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Jay Peak, Burke Mountain to Go on Sale in May

The recent settlement of federal fraud charges levied against the former CEO and owner of Jay Peak has cleared the way for the resort's sale. Jay Peak photo.

Two years ago, the skiing world was rocked by one of the more salacious stories to come out of the industry in quite some time when the former owners of Jay Peak and Burke Mountain Resort were slapped with federal fraud charges by the Securities and Exchange Commission for running a $200 million Ponzi scheme. Now, it seems the story is coming to a close as reports that both resorts will go on sale in May, clearing the way for defrauded investors to be repaid nearly in full.

RELATED: PBS NewsHour Goes In-Depth With Jay Peak Investigation

When the initial fraud charges were filed against former owners Ariel Quiros and Bill Stenger back in 2016, there was concern as to whether Jay Peak and Burke Mountain Resort would even be able to remain operational while the federal fraud charges were being worked out. Ultimately, both resorts stayed open and were run under the supervision of a federal receiver, and now, the recent settlement of the federal charges against Quiros and Stenger has cleared the way for both properties to hit the market come May.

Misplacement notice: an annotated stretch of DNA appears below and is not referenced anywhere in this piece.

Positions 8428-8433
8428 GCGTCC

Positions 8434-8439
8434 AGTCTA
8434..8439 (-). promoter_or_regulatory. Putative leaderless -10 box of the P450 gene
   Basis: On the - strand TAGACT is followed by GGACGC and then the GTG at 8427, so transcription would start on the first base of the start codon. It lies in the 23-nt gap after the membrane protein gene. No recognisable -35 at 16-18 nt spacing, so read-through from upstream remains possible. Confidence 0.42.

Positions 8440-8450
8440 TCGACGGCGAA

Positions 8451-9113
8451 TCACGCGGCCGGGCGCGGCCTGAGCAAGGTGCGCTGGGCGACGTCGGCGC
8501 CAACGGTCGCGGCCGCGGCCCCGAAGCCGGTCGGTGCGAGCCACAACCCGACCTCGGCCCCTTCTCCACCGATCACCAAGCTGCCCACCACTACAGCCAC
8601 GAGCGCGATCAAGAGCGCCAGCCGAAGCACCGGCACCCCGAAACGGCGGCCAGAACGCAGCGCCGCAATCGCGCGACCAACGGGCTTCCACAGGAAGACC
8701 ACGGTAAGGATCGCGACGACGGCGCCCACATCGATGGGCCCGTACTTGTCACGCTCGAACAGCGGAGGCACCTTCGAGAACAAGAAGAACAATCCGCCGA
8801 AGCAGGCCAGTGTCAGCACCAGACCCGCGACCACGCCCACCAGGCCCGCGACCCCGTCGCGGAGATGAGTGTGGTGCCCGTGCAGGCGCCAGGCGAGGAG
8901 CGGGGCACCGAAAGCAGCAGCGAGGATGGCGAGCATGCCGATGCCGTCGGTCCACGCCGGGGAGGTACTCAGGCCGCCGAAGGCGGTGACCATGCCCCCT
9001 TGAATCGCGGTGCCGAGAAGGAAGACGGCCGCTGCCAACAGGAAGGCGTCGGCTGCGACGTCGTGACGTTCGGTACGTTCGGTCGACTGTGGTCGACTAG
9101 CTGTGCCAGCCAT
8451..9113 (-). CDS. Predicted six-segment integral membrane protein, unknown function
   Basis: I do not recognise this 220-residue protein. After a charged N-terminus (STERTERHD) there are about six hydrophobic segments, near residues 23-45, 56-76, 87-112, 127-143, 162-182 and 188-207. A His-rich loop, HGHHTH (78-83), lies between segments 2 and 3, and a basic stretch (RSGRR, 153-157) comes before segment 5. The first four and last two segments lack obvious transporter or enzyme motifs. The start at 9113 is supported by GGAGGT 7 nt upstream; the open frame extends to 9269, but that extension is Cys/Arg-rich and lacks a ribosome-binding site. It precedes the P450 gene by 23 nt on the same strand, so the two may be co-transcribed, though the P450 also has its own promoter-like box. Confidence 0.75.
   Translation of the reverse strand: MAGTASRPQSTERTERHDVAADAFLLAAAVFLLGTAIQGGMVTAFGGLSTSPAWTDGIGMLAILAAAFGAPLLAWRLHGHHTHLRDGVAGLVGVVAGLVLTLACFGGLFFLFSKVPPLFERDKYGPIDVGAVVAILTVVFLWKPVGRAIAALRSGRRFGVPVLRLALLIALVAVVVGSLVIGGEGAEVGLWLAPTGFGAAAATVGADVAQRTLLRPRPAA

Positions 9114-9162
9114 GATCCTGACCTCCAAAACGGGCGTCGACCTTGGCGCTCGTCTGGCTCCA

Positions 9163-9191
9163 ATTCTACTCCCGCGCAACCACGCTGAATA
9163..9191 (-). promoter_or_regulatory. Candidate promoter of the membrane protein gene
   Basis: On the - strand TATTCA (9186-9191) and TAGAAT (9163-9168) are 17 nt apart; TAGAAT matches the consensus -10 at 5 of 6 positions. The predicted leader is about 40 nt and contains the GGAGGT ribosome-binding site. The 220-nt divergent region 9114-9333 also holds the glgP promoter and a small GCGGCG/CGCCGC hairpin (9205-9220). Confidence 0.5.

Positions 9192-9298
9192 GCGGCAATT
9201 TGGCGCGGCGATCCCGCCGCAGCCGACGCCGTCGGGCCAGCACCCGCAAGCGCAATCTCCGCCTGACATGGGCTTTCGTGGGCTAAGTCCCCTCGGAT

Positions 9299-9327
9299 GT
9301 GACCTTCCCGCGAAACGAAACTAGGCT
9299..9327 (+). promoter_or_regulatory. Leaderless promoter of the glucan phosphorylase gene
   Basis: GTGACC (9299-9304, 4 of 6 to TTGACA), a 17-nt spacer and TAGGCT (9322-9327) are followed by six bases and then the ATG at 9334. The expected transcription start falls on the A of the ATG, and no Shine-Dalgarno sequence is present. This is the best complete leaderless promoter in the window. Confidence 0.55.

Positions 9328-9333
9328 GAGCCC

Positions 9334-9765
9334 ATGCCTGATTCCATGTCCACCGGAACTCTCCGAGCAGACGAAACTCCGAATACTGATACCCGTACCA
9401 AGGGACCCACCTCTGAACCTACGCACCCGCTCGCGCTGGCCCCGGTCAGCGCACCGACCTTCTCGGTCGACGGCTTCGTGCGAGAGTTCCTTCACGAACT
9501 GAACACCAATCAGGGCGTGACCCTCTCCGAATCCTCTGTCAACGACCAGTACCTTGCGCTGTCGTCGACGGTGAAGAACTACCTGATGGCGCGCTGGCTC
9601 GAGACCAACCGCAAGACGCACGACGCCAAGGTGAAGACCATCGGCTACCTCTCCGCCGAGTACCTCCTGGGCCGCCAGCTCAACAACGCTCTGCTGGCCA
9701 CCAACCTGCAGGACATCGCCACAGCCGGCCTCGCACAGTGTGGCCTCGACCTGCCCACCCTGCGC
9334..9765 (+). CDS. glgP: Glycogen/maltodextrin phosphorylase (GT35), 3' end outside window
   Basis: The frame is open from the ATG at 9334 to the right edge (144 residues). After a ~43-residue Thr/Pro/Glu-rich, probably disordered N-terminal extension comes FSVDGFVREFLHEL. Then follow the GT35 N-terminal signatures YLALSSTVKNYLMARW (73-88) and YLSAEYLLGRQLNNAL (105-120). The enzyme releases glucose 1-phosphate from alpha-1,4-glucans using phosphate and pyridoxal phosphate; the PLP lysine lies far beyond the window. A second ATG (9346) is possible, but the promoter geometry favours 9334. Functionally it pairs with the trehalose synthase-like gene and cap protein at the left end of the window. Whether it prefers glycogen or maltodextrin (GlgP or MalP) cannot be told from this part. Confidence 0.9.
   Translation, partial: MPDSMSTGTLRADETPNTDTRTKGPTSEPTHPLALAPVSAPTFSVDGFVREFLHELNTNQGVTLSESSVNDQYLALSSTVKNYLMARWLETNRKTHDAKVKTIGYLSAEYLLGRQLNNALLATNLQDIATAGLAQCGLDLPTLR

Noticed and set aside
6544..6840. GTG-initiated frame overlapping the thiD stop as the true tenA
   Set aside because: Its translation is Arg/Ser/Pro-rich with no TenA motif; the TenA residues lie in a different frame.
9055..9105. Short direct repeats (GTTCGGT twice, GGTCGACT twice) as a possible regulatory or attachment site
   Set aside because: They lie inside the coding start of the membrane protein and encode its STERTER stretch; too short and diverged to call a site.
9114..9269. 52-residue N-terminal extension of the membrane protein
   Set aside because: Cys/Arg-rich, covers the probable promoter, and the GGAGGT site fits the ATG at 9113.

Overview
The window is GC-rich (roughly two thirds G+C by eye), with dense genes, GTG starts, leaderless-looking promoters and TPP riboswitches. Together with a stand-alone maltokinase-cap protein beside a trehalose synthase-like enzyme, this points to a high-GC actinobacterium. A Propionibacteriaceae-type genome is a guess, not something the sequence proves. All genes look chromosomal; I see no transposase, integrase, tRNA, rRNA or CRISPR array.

“We have turned around [Jay Peak] 180 degrees,” Michael Goldberg, the court-appointed receiver of Jay Peak, said in a press conference announcing the forthcoming sale of the property. Under his guidance, Jay Peak managed to complete more than $5 million in repairs and upgrades, repay more than $10 million of outstanding debt to vendors and contractors and remain financially stable as the fraud cases were ongoing.

Now, the only question is who will buy the snowiest resort in New England? Given the recent arms race between Alterra Mountain Company and Vail Resorts, it's not a stretch to guess that Jay Peak probably won't be on the market for too long.

About The Author

stash member Robert Pursell

Connecticut journalism transplant who enjoys telling stories, drinking beer and skiing, though not necessarily in that order. I have the annoying habit of petting other people's dogs without asking.

The Green Mountain State should do like Green Bay, but the resort, sell shares, and return it to the people.

What would a non-profit mountain look like? Reasonably priced food?

    I meant “buy” the resort.